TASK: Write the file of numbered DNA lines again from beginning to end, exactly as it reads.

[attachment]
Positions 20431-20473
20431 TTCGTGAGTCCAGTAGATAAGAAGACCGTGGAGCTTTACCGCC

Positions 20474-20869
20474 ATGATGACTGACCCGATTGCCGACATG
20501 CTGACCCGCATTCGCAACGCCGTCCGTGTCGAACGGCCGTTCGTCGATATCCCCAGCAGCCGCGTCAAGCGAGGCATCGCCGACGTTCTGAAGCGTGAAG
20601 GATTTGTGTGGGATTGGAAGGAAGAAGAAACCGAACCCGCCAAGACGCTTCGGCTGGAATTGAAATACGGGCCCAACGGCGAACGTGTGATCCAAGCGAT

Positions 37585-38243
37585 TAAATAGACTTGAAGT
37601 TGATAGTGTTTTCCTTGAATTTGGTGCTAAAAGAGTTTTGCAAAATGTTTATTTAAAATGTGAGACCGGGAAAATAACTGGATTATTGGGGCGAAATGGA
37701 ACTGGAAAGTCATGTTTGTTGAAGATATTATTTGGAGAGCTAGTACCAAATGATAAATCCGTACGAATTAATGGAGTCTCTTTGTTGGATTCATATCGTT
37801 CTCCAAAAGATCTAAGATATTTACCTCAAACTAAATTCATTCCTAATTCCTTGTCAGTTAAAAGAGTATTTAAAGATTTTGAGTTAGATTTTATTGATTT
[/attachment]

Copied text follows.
Positions 20431-20473
20431 TTCGTGAGTCCAGTAGATAAGAAGACCGTGGAGCTTTACCGCC

Positions 20474-20869
20474 ATGATGACTGACCCGATTGCCGACATG
20501 CTGACCCGCATTCGCAACGCCGTCCGTGTCGAACGGCCGTTCGTCGATATCCCCAGCAGCCGCGTCAAGCGAGGCATCGCCGACGTTCTGAAGCGTGAAG
20601 GATTTGTGTGGGATTGGAAGGAAGAAGAAACCGAACCCGCCAAGACGCTTCGGCTGGAATTGAAATACGGGCCCAACGGCGAACGTGTGATCCAAGCGAT

Positions 37585-38243
37585 TAAATAGACTTGAAGT
37601 TGATAGTGTTTTCCTTGAATTTGGTGCTAAAAGAGTTTTGCAAAATGTTTATTTAAAATGTGAGACCGGGAAAATAACTGGATTATTGGGGCGAAATGGA
37701 ACTGGAAAGTCATGTTTGTTGAAGATATTATTTGGAGAGCTAGTACCAAATGATAAATCCGTACGAATTAATGGAGTCTCTTTGTTGGATTCATATCGTT
37801 CTCCAAAAGATCTAAGATATTTACCTCAAACTAAATTCATTCCTAATTCCTTGTCAGTTAAAAGAGTATTTAAAGATTTTGAGTTAGATTTTATTGATTT